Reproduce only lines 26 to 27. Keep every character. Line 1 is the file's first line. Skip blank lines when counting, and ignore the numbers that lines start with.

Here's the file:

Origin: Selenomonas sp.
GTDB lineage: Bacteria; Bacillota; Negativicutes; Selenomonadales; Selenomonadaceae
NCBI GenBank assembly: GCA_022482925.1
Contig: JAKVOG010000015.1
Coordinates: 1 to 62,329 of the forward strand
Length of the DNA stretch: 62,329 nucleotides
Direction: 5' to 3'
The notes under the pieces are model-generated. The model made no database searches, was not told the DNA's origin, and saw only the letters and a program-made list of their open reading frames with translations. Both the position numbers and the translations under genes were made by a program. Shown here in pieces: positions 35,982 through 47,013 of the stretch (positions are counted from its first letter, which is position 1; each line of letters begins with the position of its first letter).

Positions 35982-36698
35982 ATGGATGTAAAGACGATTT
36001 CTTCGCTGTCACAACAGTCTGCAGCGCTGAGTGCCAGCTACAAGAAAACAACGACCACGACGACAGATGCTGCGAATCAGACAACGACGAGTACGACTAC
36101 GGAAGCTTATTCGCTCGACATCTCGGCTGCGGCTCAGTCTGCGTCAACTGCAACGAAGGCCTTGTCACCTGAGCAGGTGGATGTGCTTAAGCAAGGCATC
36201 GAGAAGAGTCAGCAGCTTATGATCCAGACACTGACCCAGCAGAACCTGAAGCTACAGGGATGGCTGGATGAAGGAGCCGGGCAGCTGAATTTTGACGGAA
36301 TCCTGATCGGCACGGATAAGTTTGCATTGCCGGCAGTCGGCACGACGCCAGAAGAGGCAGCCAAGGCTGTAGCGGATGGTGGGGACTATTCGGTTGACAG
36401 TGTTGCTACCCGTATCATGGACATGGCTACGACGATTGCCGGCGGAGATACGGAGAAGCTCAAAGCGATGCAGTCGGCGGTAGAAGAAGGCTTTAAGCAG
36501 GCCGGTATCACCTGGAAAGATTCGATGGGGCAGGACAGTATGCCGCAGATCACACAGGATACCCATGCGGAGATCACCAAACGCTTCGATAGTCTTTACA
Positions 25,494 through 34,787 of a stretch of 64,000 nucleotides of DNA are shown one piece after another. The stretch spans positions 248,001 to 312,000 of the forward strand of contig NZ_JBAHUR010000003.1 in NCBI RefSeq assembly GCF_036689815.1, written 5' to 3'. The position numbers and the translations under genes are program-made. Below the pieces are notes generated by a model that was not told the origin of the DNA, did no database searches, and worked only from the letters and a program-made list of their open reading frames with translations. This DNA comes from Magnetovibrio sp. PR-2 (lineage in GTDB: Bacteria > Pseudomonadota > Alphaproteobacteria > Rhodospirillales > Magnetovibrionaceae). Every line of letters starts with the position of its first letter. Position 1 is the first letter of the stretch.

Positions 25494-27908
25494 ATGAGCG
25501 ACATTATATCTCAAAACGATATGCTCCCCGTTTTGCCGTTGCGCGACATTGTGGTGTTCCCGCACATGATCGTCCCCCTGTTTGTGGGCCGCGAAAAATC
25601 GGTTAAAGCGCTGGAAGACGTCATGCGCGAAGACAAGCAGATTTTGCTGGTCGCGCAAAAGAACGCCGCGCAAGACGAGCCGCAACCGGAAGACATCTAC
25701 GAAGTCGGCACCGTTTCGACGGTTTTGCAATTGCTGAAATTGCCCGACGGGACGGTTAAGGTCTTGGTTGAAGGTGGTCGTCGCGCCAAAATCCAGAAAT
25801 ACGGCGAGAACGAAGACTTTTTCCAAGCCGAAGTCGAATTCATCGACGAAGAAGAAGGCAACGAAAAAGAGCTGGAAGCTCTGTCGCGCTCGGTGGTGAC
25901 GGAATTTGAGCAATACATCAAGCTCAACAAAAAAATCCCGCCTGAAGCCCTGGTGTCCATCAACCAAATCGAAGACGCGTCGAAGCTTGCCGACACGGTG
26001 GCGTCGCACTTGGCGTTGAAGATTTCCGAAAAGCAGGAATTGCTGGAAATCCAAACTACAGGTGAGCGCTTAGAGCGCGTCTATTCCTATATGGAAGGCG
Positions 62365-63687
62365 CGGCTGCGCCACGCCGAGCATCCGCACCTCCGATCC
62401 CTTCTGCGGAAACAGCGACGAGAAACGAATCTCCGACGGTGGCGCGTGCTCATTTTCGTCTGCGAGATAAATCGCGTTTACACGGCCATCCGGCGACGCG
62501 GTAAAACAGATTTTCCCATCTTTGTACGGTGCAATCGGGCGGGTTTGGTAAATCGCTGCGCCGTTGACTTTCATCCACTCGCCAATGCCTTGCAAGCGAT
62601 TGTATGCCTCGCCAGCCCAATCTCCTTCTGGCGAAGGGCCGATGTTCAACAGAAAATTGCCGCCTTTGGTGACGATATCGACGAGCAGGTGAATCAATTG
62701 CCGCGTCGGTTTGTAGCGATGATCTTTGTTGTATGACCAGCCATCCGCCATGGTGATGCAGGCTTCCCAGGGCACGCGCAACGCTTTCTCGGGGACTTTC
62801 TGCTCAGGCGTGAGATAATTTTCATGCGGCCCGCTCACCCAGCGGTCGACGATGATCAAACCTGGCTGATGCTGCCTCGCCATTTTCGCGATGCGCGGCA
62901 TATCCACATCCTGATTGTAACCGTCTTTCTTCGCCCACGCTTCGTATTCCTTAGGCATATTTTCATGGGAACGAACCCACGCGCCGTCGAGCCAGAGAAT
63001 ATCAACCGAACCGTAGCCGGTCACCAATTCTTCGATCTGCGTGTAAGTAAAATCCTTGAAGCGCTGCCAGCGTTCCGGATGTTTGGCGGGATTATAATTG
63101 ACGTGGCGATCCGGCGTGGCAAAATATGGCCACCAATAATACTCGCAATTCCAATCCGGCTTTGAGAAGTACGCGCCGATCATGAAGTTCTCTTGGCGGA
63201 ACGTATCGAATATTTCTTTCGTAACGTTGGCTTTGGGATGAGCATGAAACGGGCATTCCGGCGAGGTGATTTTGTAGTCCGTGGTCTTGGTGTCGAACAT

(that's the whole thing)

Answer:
Positions 62365-63687
62365 CGGCTGCGCCACGCCGAGCATCCGCACCTCCGATCC